In this event, Dr Li will discuss his new book, The Universal Enemy: Jihad, Empire and the Challenge of Solidarity with Prof Tarak Barkawi (LSE) and Dr Catherine Baker (Hull), with questions and answers from the audience. The event will be moderated by Dr Mahvish Ahmad (LSE).
Critical Studies on Terrorism (CST), BISA
Researching ‘terrorism’ and ‘counter-terrorism’ is a daunting task: entering into such a sensitive and securitised arena means encountering various challenges, among which is the highly secretised nature of the field. Researchers conducting fieldwork into national security face the problem of restricted access: a lack of available information characterises the field, and human sources are very difficult to access.
Rutgers University, March 2021
We must learn how to combat hate. Start by unpacking its causes. Use this resource list to understand the broader, social, political, and historical context of intergroup antagonism.
(April 15, 2021)
Join a panel of experts for a discussion of the growing imperialist interventions into the Sahel and East Africa, and how to fight them.
Atlantic Council, 2021
A discussion surrounding the upcoming paper, Iraqi Diaspora Mobilization and the Future Development of Iraq, which explores Iraqi diaspora mobilization before and after the 2003 invasion and fall of the regime of Saddam Hussein.
Northwestern Center for International & Area Studies, 2021)
A conversation with Lisa Wedeen, author of Authoritarian Apprehensions: Ideology, Judgment, and Mourning in Syria, and Yasser Munif, author of The Syrian Revolution: Between the Politics of Life and the Geopolitics of Death, moderated by Danny Postel, Assistant Director of the Center for International and Area Studies.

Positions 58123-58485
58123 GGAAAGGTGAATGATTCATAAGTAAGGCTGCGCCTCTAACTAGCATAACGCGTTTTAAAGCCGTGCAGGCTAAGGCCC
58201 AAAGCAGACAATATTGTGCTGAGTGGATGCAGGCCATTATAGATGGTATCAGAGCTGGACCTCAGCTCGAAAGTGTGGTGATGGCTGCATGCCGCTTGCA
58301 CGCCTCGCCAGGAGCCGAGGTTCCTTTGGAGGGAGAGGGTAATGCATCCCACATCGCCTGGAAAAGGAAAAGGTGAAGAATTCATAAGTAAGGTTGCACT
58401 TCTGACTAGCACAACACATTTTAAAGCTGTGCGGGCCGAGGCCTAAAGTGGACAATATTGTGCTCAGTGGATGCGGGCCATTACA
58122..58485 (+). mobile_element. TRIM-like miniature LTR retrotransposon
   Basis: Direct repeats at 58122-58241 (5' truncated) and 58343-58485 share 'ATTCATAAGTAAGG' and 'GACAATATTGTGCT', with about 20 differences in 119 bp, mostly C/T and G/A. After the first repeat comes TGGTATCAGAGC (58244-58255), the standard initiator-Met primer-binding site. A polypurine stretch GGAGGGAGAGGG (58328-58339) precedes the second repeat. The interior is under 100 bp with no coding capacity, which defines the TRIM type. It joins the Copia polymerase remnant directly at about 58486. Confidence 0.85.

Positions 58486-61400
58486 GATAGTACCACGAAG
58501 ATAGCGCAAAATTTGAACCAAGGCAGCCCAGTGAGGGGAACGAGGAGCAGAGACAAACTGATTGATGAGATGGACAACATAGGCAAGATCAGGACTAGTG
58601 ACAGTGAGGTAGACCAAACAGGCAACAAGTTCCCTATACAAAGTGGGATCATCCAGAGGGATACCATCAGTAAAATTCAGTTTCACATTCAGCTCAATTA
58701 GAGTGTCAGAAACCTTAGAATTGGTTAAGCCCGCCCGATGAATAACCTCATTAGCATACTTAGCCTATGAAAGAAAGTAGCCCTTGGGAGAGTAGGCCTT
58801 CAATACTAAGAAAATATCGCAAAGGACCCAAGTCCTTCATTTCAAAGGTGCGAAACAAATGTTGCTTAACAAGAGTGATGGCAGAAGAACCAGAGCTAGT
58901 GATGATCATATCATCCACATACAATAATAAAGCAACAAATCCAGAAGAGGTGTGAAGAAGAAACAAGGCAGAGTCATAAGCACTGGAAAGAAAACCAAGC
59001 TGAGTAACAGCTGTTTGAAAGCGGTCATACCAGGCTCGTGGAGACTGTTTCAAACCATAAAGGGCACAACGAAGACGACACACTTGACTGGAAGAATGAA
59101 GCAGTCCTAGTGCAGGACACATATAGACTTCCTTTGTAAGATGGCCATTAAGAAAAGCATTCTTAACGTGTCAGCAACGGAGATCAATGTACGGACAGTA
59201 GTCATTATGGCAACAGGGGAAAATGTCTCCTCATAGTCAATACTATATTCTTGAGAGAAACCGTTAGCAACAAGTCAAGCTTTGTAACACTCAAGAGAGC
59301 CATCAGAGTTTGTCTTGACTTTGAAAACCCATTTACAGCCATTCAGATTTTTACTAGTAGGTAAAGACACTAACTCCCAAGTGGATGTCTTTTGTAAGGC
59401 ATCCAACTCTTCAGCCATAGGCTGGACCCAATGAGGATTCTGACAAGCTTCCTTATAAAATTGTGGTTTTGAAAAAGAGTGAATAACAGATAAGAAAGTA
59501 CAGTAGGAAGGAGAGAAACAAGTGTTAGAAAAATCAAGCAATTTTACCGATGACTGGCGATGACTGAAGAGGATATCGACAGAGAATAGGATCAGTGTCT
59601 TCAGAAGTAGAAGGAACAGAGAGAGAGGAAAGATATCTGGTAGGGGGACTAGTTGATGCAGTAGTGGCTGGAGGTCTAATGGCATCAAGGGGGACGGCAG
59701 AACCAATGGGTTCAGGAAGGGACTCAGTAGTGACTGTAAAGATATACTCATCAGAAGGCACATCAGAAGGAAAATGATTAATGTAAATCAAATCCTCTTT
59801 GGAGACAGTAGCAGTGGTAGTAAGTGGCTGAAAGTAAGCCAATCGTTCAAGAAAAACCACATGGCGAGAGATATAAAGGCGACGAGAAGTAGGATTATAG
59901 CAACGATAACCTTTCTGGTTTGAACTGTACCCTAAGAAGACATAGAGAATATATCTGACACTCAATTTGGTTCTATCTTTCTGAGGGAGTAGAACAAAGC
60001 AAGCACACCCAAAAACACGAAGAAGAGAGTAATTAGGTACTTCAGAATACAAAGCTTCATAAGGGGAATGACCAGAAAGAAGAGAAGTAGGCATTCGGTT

University of Groningen
Deadline: April 11, 2021
The Department of Middle Eastern Studies is searching for an assistant professor to strengthen our team. The department is looking for an enthusiastic and cooperative colleague with a broad expertise in the contemporary Middle East, with particular focus on the (modern) history, politics and culture of Israel and the Jewish world in their Middle Eastern context.
University of Birmingham
Deadline: April 18, 2021
University of Birmingham - Department of Political Science and International Studies (POLSIS) is looking for Lecturers/Senior Lecturers in International Relations and Political Science.
A World to Win
In this week's episode, recorded before the Ever Given incident, Grace speaks to academic and writer Laleh Khalili about the role of global shipping in networks of state power, corporate sovereignty, and imperialism.